In What We Know About Guided Pathways by the CCRC (source), researchers have created a useful report about systemic change to promote academic success for community college students. A major strength of community and technical colleges is the ways in which students can select their courses as “a buffet.” This freedom of choice is especially useful for adult returning students exploring new learning opportunities and citizens interested in life-long learning.
For students who are trying to transfer to a four-year university or complete a certificate program, however, this freedom–especially for first-generation college students–can be unnecessarily confusing and challenging. Students make costly mistakes and lose momentum with their education.
The CCRC propose the following:
Making the kinds of institution-wide changes called for in the guided pathways reform model is challenging and requires committed leaders who can engage faculty and staff from across the college.
In terms of faculty professional development, they identify the current status quo for faculty:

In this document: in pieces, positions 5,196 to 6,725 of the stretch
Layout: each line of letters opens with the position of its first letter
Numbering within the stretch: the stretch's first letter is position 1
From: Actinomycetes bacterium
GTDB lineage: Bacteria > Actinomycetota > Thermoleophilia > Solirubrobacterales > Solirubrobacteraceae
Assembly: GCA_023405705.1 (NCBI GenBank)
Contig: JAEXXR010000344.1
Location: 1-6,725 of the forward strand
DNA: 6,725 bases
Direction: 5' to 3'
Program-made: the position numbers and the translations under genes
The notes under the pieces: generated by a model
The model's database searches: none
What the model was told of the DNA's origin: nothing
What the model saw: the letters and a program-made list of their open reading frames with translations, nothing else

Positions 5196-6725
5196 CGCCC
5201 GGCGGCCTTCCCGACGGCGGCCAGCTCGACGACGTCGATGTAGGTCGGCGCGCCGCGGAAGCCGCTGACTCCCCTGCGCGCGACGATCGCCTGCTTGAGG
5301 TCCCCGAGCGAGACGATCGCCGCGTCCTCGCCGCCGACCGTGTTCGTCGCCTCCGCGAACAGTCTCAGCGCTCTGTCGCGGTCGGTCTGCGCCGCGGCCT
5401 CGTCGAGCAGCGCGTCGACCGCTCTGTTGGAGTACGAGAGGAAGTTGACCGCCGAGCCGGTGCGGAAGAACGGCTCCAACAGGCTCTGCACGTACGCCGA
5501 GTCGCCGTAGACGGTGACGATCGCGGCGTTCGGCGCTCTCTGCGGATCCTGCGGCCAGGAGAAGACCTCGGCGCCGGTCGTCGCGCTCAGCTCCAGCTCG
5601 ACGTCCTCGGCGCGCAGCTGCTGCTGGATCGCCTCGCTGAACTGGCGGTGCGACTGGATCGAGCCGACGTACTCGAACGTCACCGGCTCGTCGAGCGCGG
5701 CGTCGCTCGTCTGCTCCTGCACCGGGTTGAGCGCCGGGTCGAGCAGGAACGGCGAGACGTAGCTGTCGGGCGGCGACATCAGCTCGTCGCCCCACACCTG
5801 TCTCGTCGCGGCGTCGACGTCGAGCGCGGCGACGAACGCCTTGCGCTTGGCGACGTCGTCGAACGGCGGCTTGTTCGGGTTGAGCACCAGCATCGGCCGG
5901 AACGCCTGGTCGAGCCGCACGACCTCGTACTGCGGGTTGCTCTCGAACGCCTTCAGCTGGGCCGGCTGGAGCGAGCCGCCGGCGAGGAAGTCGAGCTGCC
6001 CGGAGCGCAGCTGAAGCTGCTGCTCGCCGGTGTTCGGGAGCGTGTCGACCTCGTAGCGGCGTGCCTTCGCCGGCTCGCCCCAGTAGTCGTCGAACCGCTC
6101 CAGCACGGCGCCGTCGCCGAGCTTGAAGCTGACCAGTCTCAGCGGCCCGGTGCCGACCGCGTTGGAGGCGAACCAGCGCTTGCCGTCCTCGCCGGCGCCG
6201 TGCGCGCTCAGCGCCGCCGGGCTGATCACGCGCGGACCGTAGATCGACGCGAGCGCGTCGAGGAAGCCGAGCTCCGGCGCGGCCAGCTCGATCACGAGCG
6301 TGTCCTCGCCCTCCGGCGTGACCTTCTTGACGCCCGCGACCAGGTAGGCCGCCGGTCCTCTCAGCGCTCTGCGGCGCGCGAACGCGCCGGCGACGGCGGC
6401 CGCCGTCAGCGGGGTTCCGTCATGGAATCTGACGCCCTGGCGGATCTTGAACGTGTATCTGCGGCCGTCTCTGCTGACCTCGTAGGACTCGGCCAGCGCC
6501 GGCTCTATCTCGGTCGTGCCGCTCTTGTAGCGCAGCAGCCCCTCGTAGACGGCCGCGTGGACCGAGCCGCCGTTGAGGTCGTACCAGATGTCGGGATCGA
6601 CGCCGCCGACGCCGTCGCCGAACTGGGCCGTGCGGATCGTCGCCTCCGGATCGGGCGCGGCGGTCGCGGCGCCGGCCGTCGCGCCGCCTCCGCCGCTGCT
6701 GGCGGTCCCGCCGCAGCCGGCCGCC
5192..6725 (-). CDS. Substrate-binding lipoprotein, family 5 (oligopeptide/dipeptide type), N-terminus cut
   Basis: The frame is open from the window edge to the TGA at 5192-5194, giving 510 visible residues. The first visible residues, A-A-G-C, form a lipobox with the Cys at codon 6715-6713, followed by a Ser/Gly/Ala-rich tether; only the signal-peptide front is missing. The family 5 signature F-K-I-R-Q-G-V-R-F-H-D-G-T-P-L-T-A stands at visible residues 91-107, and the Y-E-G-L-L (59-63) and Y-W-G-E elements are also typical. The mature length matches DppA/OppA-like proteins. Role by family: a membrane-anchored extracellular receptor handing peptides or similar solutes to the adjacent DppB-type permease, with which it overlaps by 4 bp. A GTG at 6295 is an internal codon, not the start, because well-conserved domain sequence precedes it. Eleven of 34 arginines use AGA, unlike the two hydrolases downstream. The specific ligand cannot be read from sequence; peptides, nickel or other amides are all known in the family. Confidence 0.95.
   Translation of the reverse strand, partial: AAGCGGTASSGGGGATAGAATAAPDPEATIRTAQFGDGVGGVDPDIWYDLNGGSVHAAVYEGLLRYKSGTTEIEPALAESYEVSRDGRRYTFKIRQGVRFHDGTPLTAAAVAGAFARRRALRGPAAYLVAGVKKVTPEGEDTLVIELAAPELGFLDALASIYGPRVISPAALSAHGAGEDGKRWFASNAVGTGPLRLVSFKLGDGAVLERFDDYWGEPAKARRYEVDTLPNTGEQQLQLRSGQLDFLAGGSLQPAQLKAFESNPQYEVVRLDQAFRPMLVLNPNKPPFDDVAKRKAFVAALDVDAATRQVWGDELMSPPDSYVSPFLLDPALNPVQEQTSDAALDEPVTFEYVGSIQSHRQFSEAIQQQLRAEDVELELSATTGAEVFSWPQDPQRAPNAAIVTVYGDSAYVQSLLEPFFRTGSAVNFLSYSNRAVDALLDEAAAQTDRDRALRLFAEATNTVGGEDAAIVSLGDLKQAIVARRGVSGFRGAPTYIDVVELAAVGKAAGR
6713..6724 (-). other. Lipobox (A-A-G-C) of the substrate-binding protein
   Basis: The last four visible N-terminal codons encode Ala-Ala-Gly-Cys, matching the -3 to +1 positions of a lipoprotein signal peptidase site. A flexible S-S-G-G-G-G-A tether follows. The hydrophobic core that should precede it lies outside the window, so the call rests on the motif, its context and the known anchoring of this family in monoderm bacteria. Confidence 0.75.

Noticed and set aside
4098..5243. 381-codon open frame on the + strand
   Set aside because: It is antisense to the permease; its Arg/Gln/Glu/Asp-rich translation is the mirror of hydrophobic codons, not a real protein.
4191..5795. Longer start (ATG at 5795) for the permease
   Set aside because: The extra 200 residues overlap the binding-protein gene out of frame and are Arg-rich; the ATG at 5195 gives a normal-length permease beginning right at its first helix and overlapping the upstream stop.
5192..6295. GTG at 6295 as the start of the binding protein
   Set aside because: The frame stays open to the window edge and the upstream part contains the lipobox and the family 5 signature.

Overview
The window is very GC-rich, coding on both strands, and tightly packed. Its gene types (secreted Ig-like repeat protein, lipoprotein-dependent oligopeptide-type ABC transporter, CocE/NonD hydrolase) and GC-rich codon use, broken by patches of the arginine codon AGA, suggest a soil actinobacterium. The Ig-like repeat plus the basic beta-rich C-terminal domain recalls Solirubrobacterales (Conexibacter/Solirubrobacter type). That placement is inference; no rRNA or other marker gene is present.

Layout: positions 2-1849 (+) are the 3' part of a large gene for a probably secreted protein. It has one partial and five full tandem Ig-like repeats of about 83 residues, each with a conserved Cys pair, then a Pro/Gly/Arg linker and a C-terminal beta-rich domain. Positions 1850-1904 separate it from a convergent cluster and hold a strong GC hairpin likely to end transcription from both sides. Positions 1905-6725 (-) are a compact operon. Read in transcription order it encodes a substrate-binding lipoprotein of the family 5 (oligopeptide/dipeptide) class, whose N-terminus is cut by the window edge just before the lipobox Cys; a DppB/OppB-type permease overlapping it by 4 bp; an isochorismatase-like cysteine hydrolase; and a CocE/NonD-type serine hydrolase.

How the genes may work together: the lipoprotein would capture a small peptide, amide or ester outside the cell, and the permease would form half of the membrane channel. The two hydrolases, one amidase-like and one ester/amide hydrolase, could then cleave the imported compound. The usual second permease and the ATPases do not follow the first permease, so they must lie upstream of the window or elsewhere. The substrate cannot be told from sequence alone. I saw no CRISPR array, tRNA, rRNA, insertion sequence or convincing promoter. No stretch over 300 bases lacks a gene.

- Learning outcomes are focused on courses, not programs.
- Instructors are often isolated and unsupported.
- Metacognitive skills are considered outside the scope of instruction.
Focusing on meaningful professional development for faculty would include the following:
- Faculty collaborate to define and assess learning outcomes for entire programs.
- Faculty are trained and supported to assess program learning outcomes and use results to improve instruction.
- Supporting motivation and metacognition is an explicit instructional goal across programs.
In addition to useful theory and statistics, they give examples where this style of systemic change has been implemented at the program level with a blend of state-funded support and institutionalized faculty collaboration:
The Integrated Basic Education and Skills Training (I-BEST) model was developed by the Washington State Board for Community and Technical Colleges to help adult basic skills students enter and complete certificates in career-technical education (CTE) programs. Consistent with the design principles for guided pathways, the program integrates the teaching of foundational basic skills with instruction in college-level technical content and enrolls students in a prescribed, wholeprogram schedule of courses that are aligned with job requirements in related fields.